Arriva Buses Wales is giving the campaign to rebuild Wales missing rail link an early Christmas present. All its routes south from Aberystwyth – to Aberaeron, Newquay, Lampeter, Camarthen and Cardiff – are to be cut from December 21st.
The shock announcement removes the only long distance public transport link between mid-west and south Wales. Arriva, a multi-national company, is doing this because it can. It is simply acting in its own commercial interests – and that’s government policy. Quoted on the BBC, the Welsh Government’s first reaction, besides being “naturally disappointed” was that it was a “commercial matter for the company”.
A brief reality check is needed here. A Labour government is in power in Cardiff Bay. That’s the party that nationalised our railways in the public interest in the 1940s. But all it can say today about the closure of west Wales’ main north-south public transport link is that it is a commercial matter.
We think not. This absurd situation is a consequence not only of Beeching’s destruction of the Carmarthen-Aberystwyth rail service, but of Tory deregulation of buses in the 1980s. Even though the Tories went on to privatise the railways, it would be impossible (and illegal) for a rail link between Wales’ capital city and the home of its National Library and a leading university to be closed on a commercial whim.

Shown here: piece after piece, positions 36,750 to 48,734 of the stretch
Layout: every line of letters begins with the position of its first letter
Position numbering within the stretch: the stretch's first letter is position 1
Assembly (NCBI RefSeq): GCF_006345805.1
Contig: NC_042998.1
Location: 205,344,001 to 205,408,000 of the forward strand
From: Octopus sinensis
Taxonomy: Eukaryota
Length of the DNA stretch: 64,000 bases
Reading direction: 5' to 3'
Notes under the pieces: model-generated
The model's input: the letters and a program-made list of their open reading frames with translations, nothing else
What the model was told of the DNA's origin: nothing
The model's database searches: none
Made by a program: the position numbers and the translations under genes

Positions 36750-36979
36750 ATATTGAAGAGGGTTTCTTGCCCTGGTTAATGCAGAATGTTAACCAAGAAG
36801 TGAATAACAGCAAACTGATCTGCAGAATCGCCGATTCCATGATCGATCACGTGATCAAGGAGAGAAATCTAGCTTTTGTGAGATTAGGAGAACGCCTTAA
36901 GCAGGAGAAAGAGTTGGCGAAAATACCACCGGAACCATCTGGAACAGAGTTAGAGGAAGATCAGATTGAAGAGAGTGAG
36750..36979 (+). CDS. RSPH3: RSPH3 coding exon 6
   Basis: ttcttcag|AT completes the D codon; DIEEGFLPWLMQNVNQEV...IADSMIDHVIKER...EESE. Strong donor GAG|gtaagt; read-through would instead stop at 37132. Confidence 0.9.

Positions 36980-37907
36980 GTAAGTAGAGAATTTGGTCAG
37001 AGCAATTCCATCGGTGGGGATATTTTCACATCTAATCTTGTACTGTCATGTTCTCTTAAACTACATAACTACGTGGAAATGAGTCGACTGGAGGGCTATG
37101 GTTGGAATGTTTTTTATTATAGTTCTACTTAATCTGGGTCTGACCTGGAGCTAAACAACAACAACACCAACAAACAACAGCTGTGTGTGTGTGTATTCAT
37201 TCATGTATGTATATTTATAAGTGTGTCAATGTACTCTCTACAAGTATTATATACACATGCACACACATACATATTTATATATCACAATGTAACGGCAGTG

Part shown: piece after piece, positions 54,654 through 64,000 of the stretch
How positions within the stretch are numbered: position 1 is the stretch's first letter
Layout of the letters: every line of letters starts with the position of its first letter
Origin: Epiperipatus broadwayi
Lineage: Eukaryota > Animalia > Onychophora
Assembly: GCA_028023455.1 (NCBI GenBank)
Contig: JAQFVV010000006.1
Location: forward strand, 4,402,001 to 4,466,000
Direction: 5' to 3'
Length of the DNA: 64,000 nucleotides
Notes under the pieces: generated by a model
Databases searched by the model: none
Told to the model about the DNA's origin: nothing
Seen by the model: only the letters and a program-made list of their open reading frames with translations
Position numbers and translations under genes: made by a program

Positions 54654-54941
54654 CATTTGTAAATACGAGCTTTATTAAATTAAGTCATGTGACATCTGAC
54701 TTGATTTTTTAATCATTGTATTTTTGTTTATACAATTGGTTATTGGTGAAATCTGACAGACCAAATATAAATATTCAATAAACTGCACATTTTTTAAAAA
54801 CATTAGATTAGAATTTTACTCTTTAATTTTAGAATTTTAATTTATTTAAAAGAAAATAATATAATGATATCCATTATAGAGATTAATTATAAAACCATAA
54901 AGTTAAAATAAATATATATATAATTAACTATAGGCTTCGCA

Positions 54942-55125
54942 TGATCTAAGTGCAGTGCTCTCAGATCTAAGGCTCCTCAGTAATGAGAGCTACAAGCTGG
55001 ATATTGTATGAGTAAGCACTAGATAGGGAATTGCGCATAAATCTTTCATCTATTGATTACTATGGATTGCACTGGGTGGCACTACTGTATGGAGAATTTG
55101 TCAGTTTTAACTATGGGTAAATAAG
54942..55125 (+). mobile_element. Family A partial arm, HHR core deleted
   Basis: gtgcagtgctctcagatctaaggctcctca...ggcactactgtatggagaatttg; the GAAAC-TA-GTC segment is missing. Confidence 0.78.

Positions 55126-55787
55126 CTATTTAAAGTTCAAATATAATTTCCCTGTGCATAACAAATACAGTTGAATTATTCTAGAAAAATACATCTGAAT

And that is the bottom line of the case against buses. Easy come, easy go. No doubt local operators will be found to run replacement services for a while, some of which may even provide decent transport links with other providers. But sooner or later, even these services will succumb to the under-funded, underregulated world of bus transport.
Fishguard Trains has not previously been a great supporter of the campaign to restore rail between Carmarthen and Aberystwyth. But Arriva’s commercial decision now throws down a gauntlet to any politician in Cardiff Bay who claims to want a well-connected Wales in future. If you mean business, you’ll have to go by train.